Friday, 6 February 2009

Sefton Budget

In a very balanced posting my colleague David Tattersal explains the Sefton budget :


A council tax increase of 2.16 per cent for the services for which Sefton is responsible - the lowest rise in the history of the borough - has been put forward by the Liberal Democrat group.

In a surprise move,the Conservatives declined to put their financial proposals on the table at the ruling Cabinet meeting on 5 February when all three parties were expected to present their budget plans in line with the council's budget-setting timetable. In view of this Tory decision, the Labour party then decided not to disclose their council tax proposals.

In recent years, all parties have come together and produced a joint, agreed financial budget for the following 12 months. But, in spite of the Lib-Dems best efforts, the other two parties have chosen to go their separate ways this time.

Other organisations,such as police, fire, bus and rail (Merseytravel),and waste disposal, set their own additional charges (called either levies or precepts) which will have to be added to the final council tax bill. These percentage increases are not yet all known. But the estimate is that they will bring the total council tax rise to around 3 per cent.Sefton is a "shared power" or "balanced" council with no single party having a majority of councillors. This has been the case for well over 20 years. The Liberal Democrats form the largest party and, by convention, therefore take the position of Leader, but this does not mean that they rule-the-roost and control the council

Announcing the lowest-ever council tax rise plan, Councillor Tony Robertson, leader of the council, said that there were two aims:

To keep the council tax as low as possible

To ensure that the council meets the ever rising cost of looking after the elderly and vulnerable in the borough.

He said that savings running into millions of pounds had been made. But there also had to be increased spending on adult social care (£1,750,000 extra), children in care (£750,000 extra, and transport for the elderly and vulnerable (£750,000 extra)

"Council tax is unfair and not based on the ability to pay but we are stuck with it until others realise that we need to find a fairer way to fund local councils," said Tony Robertson, referring to the Conservative and Labour parties continuing support for the tax. The Liberal Democrats continue to run a national campaign to scrap the council tax and replace it with a fair alternative.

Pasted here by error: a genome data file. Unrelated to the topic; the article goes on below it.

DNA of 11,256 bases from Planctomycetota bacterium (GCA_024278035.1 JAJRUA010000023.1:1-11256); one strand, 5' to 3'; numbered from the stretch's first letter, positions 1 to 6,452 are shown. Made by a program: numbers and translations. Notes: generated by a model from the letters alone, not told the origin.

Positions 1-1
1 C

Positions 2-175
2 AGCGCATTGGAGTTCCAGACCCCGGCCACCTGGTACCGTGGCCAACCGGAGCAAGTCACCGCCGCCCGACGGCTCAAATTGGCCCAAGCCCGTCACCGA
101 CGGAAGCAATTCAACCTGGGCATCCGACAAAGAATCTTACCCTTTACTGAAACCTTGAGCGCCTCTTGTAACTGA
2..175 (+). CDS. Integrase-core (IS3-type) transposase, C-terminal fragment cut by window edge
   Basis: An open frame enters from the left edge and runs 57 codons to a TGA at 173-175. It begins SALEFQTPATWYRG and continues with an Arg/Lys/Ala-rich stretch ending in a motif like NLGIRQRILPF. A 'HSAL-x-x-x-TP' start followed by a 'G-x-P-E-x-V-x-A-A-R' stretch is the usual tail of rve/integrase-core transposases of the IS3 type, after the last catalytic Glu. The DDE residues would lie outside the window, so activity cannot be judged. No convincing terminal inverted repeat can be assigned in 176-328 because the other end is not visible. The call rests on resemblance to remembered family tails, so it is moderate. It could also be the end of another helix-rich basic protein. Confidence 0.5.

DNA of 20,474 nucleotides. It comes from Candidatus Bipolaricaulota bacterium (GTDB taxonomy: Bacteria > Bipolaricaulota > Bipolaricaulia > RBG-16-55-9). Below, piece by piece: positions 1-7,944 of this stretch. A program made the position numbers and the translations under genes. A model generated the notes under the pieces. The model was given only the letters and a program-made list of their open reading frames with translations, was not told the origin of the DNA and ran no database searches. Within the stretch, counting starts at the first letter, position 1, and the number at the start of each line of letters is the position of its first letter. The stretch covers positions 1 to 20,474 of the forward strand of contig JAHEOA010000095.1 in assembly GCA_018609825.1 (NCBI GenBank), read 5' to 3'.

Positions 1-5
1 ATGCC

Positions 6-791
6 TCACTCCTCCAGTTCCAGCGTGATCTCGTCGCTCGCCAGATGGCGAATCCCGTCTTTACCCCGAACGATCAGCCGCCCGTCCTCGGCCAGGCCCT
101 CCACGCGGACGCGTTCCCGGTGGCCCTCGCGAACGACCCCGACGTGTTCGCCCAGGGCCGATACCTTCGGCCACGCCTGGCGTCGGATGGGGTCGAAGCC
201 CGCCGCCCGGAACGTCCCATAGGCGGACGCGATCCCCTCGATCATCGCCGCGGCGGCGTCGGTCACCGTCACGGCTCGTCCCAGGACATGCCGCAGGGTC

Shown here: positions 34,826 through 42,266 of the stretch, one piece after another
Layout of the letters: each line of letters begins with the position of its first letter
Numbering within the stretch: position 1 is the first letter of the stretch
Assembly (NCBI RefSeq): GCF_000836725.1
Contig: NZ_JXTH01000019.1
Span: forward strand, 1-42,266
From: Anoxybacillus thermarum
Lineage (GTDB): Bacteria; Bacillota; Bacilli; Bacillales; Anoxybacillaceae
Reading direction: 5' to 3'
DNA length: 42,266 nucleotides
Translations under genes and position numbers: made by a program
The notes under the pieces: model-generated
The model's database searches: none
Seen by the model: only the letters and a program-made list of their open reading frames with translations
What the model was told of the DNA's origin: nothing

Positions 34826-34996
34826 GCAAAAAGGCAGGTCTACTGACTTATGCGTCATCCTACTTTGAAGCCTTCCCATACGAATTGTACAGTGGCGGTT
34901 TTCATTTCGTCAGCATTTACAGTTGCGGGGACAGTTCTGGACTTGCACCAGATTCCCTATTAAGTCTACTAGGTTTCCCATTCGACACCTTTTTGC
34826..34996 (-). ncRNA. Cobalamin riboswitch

"We have looked for savings wherever we can find them and only increased spending in areas where there is a pressing necessity or duty to do so."He added: " Our aim is always to find a consensus view across the political parties on balanced Sefton council. We have submitted our party political budget more in sorrow than in anger as it has not been possible for a consensus to be reached with the budget so far.

"A meeting of minds will be required to enable a final budget to be agreed and we continue to be open to approaches from the Labour and Conservatives to find that end."Sadly, cross-party co-operation was severely damaged last year during the two-month Lab/Con administration when the two parties combined to take more control of Sefton, only to change their minds later.

It is thought that pressure from party headquarters forced this change of heart upon them as, politically, the image of these two parties working hand-in-glove was not greeted with much enthusiasm by their party bosses. Tony Robertson said: " We remain committed to finding common agreement wherever that is possible but where there is genuine disagreement across the parties we should debate the alternatives openly whilst not letting a disagreement over one issue affect our approach to other matters."